> if(feof(infile)){break;}/*break from while at end of file*/
    >
    > /*if(strchr(valid,byte))*/


    I've only skimmed over your code, and won't comment style flaws, but
    above line (the one giving you troubles, if uncommented, right?) does
    not check for 0 bytes. In the strchr function, the terminating null
    character is considered to be part of the string. You want something
    like:

    if( byte && strchr(valid,byte))
    > {
    > fputc(byte,outfile);
    > }
    > else
    > { }
    >
    > }
    >}


    Best regards
    --
    Irrwahn Grausewitz ()
    welcome to clc : http://www.ungerhu.com/jxh/clc.welcome.txt
    clc faq-list : http://www.faqs.org/faqs/C-faq/faq/
    clc frequent answers: http://benpfaff.org/writings/clc
    Irrwahn Grausewitz, Sep 12, 2005
    #2
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  3. code_wrong

    code_wrong Guest

    "Irrwahn Grausewitz" <> wrote in message
    news:...

    snip

    > I've only skimmed over your code, and won't comment style flaws, but
    > above line (the one giving you troubles, if uncommented, right?) does
    > not check for 0 bytes. In the strchr function, the terminating null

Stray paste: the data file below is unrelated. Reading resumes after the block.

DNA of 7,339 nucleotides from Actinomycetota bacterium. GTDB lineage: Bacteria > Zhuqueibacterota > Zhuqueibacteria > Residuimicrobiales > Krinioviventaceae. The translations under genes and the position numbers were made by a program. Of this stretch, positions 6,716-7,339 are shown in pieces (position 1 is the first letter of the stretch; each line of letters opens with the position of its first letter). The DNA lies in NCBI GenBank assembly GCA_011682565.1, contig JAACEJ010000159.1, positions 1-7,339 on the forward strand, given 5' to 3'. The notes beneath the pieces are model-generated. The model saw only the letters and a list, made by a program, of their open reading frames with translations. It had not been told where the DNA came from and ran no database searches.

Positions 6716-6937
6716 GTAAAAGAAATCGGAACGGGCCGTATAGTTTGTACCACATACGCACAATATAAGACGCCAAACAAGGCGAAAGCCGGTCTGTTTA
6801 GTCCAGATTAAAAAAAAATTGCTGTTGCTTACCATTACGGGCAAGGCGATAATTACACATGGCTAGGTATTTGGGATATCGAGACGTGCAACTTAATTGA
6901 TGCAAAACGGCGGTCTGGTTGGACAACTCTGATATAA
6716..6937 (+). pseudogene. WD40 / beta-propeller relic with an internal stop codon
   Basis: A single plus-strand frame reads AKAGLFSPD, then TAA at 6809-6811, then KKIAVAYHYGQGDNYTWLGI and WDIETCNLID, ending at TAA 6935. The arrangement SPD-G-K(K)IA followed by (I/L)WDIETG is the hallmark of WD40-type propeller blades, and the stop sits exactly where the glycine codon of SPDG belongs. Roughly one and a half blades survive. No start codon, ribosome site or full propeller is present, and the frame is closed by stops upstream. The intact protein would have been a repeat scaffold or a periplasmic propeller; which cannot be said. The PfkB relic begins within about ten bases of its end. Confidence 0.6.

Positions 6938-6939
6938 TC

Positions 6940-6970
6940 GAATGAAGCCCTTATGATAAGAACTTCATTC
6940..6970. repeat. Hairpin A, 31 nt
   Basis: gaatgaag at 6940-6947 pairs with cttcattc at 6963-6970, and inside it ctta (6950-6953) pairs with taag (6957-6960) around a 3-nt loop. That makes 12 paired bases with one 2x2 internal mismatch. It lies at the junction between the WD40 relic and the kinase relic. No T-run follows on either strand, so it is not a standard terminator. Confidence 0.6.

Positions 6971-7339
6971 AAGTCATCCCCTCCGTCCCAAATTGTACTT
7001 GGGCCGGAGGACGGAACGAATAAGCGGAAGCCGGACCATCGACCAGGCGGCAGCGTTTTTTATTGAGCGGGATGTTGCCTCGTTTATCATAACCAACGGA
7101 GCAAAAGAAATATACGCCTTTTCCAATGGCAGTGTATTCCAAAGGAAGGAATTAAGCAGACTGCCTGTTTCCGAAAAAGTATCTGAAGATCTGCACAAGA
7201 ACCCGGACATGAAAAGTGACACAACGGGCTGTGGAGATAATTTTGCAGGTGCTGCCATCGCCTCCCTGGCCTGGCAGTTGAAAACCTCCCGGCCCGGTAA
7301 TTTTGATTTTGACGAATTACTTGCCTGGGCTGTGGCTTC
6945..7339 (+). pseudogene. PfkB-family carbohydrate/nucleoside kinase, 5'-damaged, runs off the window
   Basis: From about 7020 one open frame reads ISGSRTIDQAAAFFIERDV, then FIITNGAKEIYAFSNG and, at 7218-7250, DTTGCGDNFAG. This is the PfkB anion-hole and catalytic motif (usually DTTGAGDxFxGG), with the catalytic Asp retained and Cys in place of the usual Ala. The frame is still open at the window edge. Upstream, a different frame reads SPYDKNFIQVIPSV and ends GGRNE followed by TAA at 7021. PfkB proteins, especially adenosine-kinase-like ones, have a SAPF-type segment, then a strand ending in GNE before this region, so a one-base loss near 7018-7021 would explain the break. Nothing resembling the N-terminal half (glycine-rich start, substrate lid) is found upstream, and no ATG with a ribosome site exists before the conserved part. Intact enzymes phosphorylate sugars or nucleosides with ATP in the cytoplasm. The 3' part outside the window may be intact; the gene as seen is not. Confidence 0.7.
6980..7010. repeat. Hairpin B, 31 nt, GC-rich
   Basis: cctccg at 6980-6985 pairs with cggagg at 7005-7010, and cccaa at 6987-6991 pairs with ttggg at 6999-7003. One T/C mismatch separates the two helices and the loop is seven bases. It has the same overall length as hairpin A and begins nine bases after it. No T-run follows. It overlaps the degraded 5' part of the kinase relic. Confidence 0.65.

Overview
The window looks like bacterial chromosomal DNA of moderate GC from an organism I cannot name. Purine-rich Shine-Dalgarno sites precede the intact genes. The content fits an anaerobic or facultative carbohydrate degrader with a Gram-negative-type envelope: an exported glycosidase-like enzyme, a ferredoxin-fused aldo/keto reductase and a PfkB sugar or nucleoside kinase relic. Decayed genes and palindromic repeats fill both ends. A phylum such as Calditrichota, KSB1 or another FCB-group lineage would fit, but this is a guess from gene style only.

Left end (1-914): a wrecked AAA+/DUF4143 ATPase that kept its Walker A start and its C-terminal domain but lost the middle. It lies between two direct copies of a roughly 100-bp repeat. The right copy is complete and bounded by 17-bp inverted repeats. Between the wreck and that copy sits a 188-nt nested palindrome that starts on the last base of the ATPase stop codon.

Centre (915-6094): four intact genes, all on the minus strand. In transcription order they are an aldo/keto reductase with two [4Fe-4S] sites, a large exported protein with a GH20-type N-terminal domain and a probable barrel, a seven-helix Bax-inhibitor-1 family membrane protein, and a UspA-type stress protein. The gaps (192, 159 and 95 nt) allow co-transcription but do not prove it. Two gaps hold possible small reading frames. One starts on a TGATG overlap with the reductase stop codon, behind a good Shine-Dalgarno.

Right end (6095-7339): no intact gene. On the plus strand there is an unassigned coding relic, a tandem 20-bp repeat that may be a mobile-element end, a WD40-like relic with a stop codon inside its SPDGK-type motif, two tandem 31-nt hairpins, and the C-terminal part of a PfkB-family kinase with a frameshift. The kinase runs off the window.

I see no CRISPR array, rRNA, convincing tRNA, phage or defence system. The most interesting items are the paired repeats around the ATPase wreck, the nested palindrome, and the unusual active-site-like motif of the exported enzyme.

> character is considered to be part of the string. You want something
    > like:
    >
    > if( byte && strchr(valid,byte))


    snip

    Thanks, you have identified the line of code that was producing the
    boxes/spaces in the output file. .... this one: if(strchr(valid,byte)) ...
    So I guess the program reads a null character in the file and writes it to
    the output file ...

    wonder why there are so many null characters in the powerpoint file (every
    second character) ....interesting

    cheers
    cw
    code_wrong, Sep 12, 2005
    #3
  4. code_wrong

    Mike Wahler Guest

    "code_wrong" <> wrote in message
    news:4325d6c4$...
    >
    > "Irrwahn Grausewitz" <> wrote in message
    > news:...
    >
    > snip
    >
    >> I've only skimmed over your code, and won't comment style flaws, but
    >> above line (the one giving you troubles, if uncommented, right?) does
    >> not check for 0 bytes. In the strchr function, the terminating null
    >> character is considered to be part of the string. You want something
    >> like:
    >>
    >> if( byte && strchr(valid,byte))

    >
    > snip
    >
    > Thanks, you have identified the line of code that was producing the
    > boxes/spaces in the output file. .... this one: if(strchr(valid,byte)) ...
    > So I guess the program reads a null character in the file and writes it to
    > the output file ...
    >
    > wonder why there are so many null characters in the powerpoint file (every
    > second character) ....interesting


    Well, it's a 'binary' file (as opposed to 'plain text'), in which embedded
    zero characters are common. Your remark about 'every second character'
    makes me guess that perhaps (at least part of) the data might be stored
    as multibyte or 'wide' characters (e.g. Unicode). You might want to look
    into that possibility.

    -Mike
    Mike Wahler, Sep 12, 2005
    #4